4 Ways I Learned How to Adopt a Healthier Diet From a Woman Who Completely Transformed Her Body

Much attention is focused on the external signs of aging on our skin as we grow older. Although I’m just a couple years north of 30, my beauty regimen can rival that of someone a few decades older, thanks to work perks and the millennial obsession with “preventive anti-aging.” But as much cream as I slathered onto my face, certain pesky signs of aging kept rearing their ugly head—not exactly in the form of lines and wrinkles, but what felt like a subtle yet noticeable decline in wellness—a cough that never seems to go away, headaches that come out of nowhere and a sluggishness that sometimes finds me still in bed well into a weekend afternoon.

Fixing those signs of aging, the ones caused by the general pressures and stress of adult life, wasn’t quite as simple, and I knew that it required a 360-degree approach that started with eliminating poor eating habits and ended with stress management. Last year, during a routine work meeting, I was introduced to a woman named Diana Stobo, a chef and wellness coach who had completely transformed her body with a 100-pound weight loss and fixed a number of ailments through a very disciplined nutrition program that was heavy on raw fruits, vegetables, nuts and legumes. Although her results were astounding, the thought of not drinking alcohol when champagne is more readily available than water at most work functions, or avoiding processed foods when dinner is often takeout, seemed impossible. So instead of attempting (and surely failing at) her program alone, I booked a ticket to Costa Rica and decided to have Stobo and her team coach me through a three-day detox at her personal resort, The Retreat.

 

Usually the words “you’re on vacation” are synonymous with “treat yourself to a piña colada and some fried apps,” but The Retreat is not about that kind of indulgence. Instead, the experience is heavily centered around the concept of relieving your body of stress by removing everything that causes it in the first place. Aside from a reliable Wi-Fi connection (because, let’s be honest, the absence of that would be the ultimate stress trigger), technological devices are largely absent as is pollution, noise, traffic, too many people and yes, access to bad food. The kitchen is the heart of the property, where food takes on an almost medicinal quality, made mostly raw and mostly vegan and straight from the property’s backyard garden. All trained under Stobo, the kitchen staff members are equal part teachers and chefs. Here’s what they taught me about how to adopt a healthier diet for good.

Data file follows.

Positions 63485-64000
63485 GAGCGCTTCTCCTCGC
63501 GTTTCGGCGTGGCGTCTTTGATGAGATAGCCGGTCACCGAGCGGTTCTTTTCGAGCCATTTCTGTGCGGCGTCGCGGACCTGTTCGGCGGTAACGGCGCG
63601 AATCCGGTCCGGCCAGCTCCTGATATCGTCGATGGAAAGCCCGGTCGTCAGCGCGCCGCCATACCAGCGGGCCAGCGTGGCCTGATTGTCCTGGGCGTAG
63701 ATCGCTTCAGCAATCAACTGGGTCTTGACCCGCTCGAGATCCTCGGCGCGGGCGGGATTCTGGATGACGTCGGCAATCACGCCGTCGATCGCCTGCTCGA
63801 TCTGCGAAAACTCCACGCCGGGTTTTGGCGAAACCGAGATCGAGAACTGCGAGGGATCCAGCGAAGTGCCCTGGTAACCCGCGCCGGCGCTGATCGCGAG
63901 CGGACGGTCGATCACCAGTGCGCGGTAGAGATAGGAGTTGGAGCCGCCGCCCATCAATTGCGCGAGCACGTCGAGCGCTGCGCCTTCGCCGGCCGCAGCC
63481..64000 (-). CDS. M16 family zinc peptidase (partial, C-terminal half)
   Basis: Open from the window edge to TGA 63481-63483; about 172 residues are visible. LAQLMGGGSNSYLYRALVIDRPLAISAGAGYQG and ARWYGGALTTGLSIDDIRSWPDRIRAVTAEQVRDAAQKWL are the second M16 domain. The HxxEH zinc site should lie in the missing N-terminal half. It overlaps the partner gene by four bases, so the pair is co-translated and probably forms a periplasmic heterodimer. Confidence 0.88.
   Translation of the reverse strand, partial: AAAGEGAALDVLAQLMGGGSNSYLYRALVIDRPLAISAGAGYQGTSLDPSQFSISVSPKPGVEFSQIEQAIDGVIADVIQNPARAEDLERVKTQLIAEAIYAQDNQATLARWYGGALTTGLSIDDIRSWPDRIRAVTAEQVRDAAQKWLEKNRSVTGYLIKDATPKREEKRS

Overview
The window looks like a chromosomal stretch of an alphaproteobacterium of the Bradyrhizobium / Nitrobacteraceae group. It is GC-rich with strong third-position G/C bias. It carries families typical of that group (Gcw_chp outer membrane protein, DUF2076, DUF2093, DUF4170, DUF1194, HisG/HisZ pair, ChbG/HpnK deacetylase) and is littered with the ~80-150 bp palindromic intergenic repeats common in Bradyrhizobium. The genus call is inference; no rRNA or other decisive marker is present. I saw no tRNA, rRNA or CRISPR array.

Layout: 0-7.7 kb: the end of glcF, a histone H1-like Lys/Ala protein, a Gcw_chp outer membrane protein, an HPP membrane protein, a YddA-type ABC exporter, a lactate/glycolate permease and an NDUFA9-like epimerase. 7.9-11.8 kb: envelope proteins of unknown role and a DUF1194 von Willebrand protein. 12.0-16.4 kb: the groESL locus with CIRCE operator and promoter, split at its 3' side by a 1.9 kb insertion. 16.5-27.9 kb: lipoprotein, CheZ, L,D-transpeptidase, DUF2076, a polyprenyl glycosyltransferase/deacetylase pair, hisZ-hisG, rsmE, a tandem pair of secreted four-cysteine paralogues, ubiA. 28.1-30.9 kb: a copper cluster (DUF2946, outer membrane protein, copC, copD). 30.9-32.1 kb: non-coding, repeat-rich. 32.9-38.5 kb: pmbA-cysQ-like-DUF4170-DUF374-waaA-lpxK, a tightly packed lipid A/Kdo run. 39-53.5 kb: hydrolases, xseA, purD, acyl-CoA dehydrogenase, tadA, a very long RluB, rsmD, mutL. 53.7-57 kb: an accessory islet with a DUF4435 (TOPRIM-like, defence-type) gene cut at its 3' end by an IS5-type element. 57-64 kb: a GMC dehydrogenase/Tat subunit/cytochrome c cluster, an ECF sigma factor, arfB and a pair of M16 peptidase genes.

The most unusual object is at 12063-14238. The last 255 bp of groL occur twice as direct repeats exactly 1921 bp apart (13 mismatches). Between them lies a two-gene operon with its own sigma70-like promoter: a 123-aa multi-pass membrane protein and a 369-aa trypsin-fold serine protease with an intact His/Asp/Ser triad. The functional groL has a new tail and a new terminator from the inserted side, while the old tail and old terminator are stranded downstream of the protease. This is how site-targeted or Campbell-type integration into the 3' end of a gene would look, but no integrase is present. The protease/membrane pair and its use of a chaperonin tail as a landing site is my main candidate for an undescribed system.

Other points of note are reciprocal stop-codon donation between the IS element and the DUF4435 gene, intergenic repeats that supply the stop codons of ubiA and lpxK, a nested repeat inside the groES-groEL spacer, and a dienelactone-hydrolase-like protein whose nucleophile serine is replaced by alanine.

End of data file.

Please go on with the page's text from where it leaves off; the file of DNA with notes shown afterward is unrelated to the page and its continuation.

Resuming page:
Eat foods that make you feel good and ditch the ones that don’t.
How often have I looked at foods that I knew would make me feel gross after and proceeded to eat it anyway. The solution? When you have that nagging feeling that you’re about to make a bad choice, stop. “Recognize the foods that cause harm and substitute with delicious foods that nourish,” advises Stobo.

Not having the tools is what’s preventing you from eating healthier.
Sometimes sticking to a healthy routine can be as simple as changing your go-to kitchen tool from a microwave to a blender. When it comes to clean eating, “a high-powered blender is the best investment possible,” says Stobo. “For soups, smoothies, salad dressings, hummus, and desserts, this tool will do it all.”

 

Focus on the food, not the calorie count.
Counting calories and making healthy choices can sometimes be at odds. Case in point: When focused on restricting calories, we might be incentivized to reach for “low-fat” or “diet” options that are heavily processed and lack nutrition. “We don’t count calories,” says Stobo. “With mostly vegetables and fruits the calorie count isn’t significant. Some meals are heavier with nuts than others, but it all balances out.”

Start with moderation, not complete elimination.
Although Stobo lives by a list of “nos”—no dairy, wheat, sugar, meat, alcohol, or caffeine—she doesn’t advise everyone to go cold turkey with eliminating them all. At The Retreat, alcohol and coffee were available and locally grown chicken and fish were often served for dinner. As someone who was just easing into a healthier routine, having access to these items made all the difference between looking forward to my next meal and wanting to run away. Eating a healthy diet should feel good, not like you’re depriving yourself, and living by that rule is perhaps the most important step to eating well.

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